Last week I mentioned the Ferrari Daytona (AKA
365GTB/4) which developed 350 bhp at 7,500 rpm. I asked what was the
red-line on the tachometer in an attempt to stymie all my ‘google’
users! The answer was 7,700 rpm.
So to this week. And this is one which might really
fix the web crawlers (I hope). Study this old B&W photo. This is a
woman who raced F1 and the venue was Spa in Belgium. The year? Well,
Stirling Moss was there, but Juan Manuel Fangio was not. That’s
enough clues! What is her name?
For the Automania FREE beer this week, be the first
correct answer to email automania @chiangmai-mail.com
The Great National
Gentle reader, please do not immediately jump to
the conclusion that there has been another attempt to alter the course
of chance (or justice) in the Thai national lottery. Quite the
contrary, the following tale is true and represents inspired thinking,
incredible collusion and damned hard work to bring it all off. And it
didn’t happen here.
At the outset, be aware that corruption has been
all around us, and I’m not talking Thailand. I am talking motor
sport. Le sport pure. And Grand Prix racing in particular. May I
present the 1933 Grand Prix of Tripoli!
The Tripoli GP was a star spangled affair, proposed
by Marshall Italo Balbo, the military governor and viceroy of Libya.
For 1933 they decided to throw in a nationwide lottery which would be
held in conjunction with the GP. The concept was simple. Twelve lucky
punters would draw one of the names of the twelve drivers, and the
winning driver and his ticket holder would share the prize money.
Prize money - ah, how does the equivalent today of 860 million baht
sound? It sounded then just like the large fortune that it is today
and enough to get some of the greatest racing brains more than
slightly revved up.
So the plot was hatched. Four of Italy’s best
drivers, Nuvolari, Varzi, Campari and Borzacchini got together with
the holder of the "Varzi" ticket and they agreed to pool
their winnings and share the proceeds, after Varzi had won the event
with their help.
Of course, there were eight drivers not "in
the know" and any one of these could ruin the master plan. In the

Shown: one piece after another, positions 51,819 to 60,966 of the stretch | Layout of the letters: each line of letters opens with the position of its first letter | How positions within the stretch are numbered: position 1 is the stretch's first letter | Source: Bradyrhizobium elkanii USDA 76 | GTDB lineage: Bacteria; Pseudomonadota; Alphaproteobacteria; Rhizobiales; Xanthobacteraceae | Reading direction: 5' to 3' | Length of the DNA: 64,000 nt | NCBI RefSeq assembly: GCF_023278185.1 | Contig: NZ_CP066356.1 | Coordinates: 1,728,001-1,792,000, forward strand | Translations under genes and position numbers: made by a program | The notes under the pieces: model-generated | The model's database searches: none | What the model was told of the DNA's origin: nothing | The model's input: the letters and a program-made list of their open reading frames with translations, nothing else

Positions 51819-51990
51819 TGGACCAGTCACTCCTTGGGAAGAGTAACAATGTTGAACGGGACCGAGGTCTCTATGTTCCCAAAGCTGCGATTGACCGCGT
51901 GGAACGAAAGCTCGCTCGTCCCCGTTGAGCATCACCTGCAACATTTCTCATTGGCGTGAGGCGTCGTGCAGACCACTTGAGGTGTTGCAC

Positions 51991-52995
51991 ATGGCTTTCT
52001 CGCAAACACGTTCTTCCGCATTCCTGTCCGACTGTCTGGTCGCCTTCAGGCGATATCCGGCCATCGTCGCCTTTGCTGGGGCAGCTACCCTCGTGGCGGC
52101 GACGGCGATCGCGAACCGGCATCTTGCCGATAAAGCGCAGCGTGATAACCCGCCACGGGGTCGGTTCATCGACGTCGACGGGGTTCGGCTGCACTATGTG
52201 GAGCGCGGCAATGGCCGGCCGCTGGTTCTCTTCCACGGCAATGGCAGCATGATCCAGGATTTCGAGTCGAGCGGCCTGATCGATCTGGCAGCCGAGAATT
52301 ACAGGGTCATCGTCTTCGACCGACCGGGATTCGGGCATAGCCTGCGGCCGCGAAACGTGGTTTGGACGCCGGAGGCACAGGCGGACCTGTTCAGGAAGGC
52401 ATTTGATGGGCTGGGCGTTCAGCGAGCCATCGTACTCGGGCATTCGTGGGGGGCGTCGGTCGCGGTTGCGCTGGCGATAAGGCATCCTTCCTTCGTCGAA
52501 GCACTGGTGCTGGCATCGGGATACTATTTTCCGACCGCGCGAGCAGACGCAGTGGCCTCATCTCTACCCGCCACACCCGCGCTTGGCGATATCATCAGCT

first few laps, that was just how it looked as Sir Henry (Tim) Birkin,
stiff upper lip and all, roared into the lead in his Maserati.
Fortunately, the Englishman developed tyre trouble
and after a botched pit stop rejoined well down. Unfortunately, Varzi
also had tyre trouble and his pit stop took even longer. During the
lengthy stop his engine temperature rose and when Varzi rejoined, the
Bugatti was definitely off song.
Meanwhile, at the sharp end of the race there were
the three Italian co-conspirators. On cue, Campari and Borzacchini
developed tyre and mechanical problems and they dropped out, leaving
Nuvolari in the lead.
Once again Birkin became a bother as he stormed
through the field to get within 10 seconds of Nuvolari, by the half
way mark, who was driving looking over his shoulder for the
Again luck was on their side as Birkin’s tyres
said enough and the English threat was over. However, there was now
another problem. No matter how slowly Nuvolari was driving, Varzi’s
Bugatti could not catch it. With great creative thinking, Nuvolari
began to make several unannounced pit stops, changing anything that
was changeable on the Alfa Romeo. This became so frequent that one
mechanic was heard to mutter, "We’ve rebuilt everything. If he
comes in again it must be for a pee."
Now while this managed to get Varzi back into the
lead, the locals began to get restive. They could smell a rather large
rodent. Race fixing was almost a national event in the camel racing
stakes, after all they had been perfecting it for over 2000 years.
There were more than mutterings from 90,000 enraged locals and 11
unhappy ticket holders.
Nuvolari then attempted a new ploy. He would break
his Alfa Romeo. Unfortunately, that Alfa Romeo was made of stout stuff
and refused to break, no matter what the little Mantuan tried to do to
it and it looked as if Nuvolari was going to be forced to win.
Again fate smiled on the "Varzi" ticket
holder, when his driver scorched into the pits, ripped off the air
filter and the Bugatti sprang to life again. Simultaneously Nuvolari
experienced genuine tyre problems and was forced to pit. When he
rejoined, Varzi was in the lead and the two Italians put on a
brilliant display of scripted choreographed racing, with Varzi getting
to the chequered flag first. He declined his "lap of honour"
and Nuvolari disappeared. But the race was not to end there.
There were numerous protests, probably ninety
thousand and eleven, but history has not recorded that fact. After
deliberations, the Club Royale degli Automobile di Libia cleared all
four drivers of any wrong doing. Cynics noted that within a few weeks
three of the five board members were driving new Lancias, the fourth a
new Alfa while the fifth suddenly found the money to visit an aged
uncle in Chicago.
The only real loser (other than the 11 remaining
ticket holders) was in fact Marshall Balbo who died a war hero after
being shot down by his own anti-aircraft gunners! Perhaps a fitting
So if you read in the future that Ron Dennis of
McLaren has protested about the size of Michael Schumacher’s rear
vision mirrors or something equally as fatuous, you can see just how
petty we have become since 1933. Races were run and won with panache.
And a fair bit of trickery to boot.
Since I was not around for this Grand Prix, I must
acknowledge the work and words of my late and greatly missed friend
Leo McAuliffe, who researched all the details for this article.